The wavelength-dispersive device spreads an input pulse (beam) into a “fan” of rays diverging in the plane of the drawing. The fan is bounded by a longest-wavelength ray R and a shortest-wavelength ray B. There are rays of decreasing wavelength at corresponding angles from ray R to ray B. These can be defined as spectral-component rays of the pulse. The angle between rays R and B is dependent, inter alia, on the spectral bandwidth of the pulses and properties of the wavelength-dispersive device. Lens 12 collimates the diverging rays, which are then incident on the spatial light modulator in plane 18. Elements of the modulator are adjusted to change the phase or amplitude of certain of the rays (spectral components of the pulse). The amplitude-modulated or phase-modulated rays are then incident on lens 14. A wavelength-dispersive device identical to the wavelength-dispersive device in plane 16 is located in plane 20 and reassembles the spectral components of the pulse to provide a temporally shaped pulse. This is a schematic example of the so-called Fourier optics arrangement (often referred to as a 4f arrangement) which is found in all prior-art pulse-shapers. Such prior-art pulse-shapers are referred to hereinbelow as Fourier-plane pulse-shapers. It is the 4f requirement (straight or folded) that makes such pulse-shapers bulky.
By way of example, if a prism is used as a wavelength dispersive device, f may need to be on the order of 1 meter in order that spectral elements of the pulse can fill the SLM to achieve maximum resolution for that SLM. This means that the total optical path length of apparatus 10 would need to be 4 meters. If a reflective SLM is placed at plane 18, lens 14 can be omitted. Modulated spectral components will be returned to lens 12 and focused back into plane 14 to be re-assembled into a temporally shaped pulse by the wavelength-dispersive device in that plane. This will reduce the total path length to 2f (2 meters in this example). This can be described as “folded” 4f-configuration.
Embodiments of the present invention are based on a premise that a 4f-configuration (or a folded 4f-configuration) is not necessary for adequate functioning of a pulse-shaper. This provides for significant optical-path shortening in the inventive pulse-shapers compared with prior-art pulse-shapers, as will be evident from the detailed description of preferred embodiments of the invention set forth below.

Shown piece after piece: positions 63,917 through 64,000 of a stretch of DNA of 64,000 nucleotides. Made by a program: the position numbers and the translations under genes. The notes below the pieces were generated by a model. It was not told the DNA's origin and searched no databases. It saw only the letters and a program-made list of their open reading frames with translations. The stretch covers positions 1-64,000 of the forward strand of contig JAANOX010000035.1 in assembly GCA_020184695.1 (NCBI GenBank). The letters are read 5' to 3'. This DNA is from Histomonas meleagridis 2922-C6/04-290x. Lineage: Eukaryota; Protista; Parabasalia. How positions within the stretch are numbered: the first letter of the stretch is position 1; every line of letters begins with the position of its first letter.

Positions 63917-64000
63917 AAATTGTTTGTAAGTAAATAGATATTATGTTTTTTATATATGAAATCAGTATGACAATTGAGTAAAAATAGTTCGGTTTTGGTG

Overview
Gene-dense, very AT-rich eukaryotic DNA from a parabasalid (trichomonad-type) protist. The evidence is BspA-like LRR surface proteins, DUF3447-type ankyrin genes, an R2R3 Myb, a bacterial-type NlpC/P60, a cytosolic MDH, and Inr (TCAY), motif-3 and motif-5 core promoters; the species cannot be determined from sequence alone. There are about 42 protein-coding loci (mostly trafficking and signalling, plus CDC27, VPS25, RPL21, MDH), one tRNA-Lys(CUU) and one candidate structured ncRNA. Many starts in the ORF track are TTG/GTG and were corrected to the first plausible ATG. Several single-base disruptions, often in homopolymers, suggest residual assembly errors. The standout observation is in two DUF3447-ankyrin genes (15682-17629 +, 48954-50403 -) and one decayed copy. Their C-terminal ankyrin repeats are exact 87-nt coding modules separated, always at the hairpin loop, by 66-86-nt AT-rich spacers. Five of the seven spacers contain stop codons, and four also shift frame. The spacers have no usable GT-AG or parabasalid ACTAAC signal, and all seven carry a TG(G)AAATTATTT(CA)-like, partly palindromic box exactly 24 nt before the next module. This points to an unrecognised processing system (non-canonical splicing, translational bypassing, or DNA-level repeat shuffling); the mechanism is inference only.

Continuing with reference to the drawings, wherein like components are designated by like reference numerals,
Zoom lens 30 includes a focusing element 32 and an afocal variable beam expander/reducer group, here, including a positive element 34 a negative element 36 and another positive element 38. Elements 34 and 36 are axially movable as indicated by arrows P and Q respectively for changing the magnification of the zoom lens. Those skilled in the art will recognize that this is only one of several possible configurations of a zoom lens. Others may include more or less optical elements with more or less than two elements being axially movable. Moveable zoom-lens elements are typically moved simultaneously by a multiple cam arrangement as is known in the art. The configuration of zoom lens 30 should not be construed as limiting the present invention.
An input pulse (beam) enters apparatus 24 under a pick-off mirror 26 and is incident on the tip of a prism 28. Prism 28 spreads the beam into a fan of rays diverging in the plane of the drawing, i.e., in the X-Z plane. The fan of rays is bounded, as in the prior-art example described above, by a longest-wavelength ray R and a shortest-wavelength ray B, with the angle between rays R and B being dependent on the spectral bandwidth of the pulses and refractive index dispersion of the prism. Zoom lens 30 collimates the diverging rays, such that a collimated bundle of rays is incident on modulating-element array 42 of SLM 40. Preferably the zoom lens is adjusted such that the collimated ray bundle fills the array. This provides for accommodating pulses of different spectral bandwidth.
The modulating elements of array 42 are adjusted to change the phase or amplitude of certain of the collimated rays (spectral components of the pulse). Reflected modulated spectral components of the pulse are directed back through zoom lens 30 which focuses the spectral components back on prism 28. Prism 28 reassembles the modulated spectral components to provide a temporally shaped pulse. SLM 40 is tilted slightly, for example about a degree or less, about the X-axis. This causes the focused components to be incident on the prism at the same point in the X-axis but higher in the Y-axis, such that the temporally shaped pulse is incident on pick-off mirror 26 which directs the pulse out of the apparatus.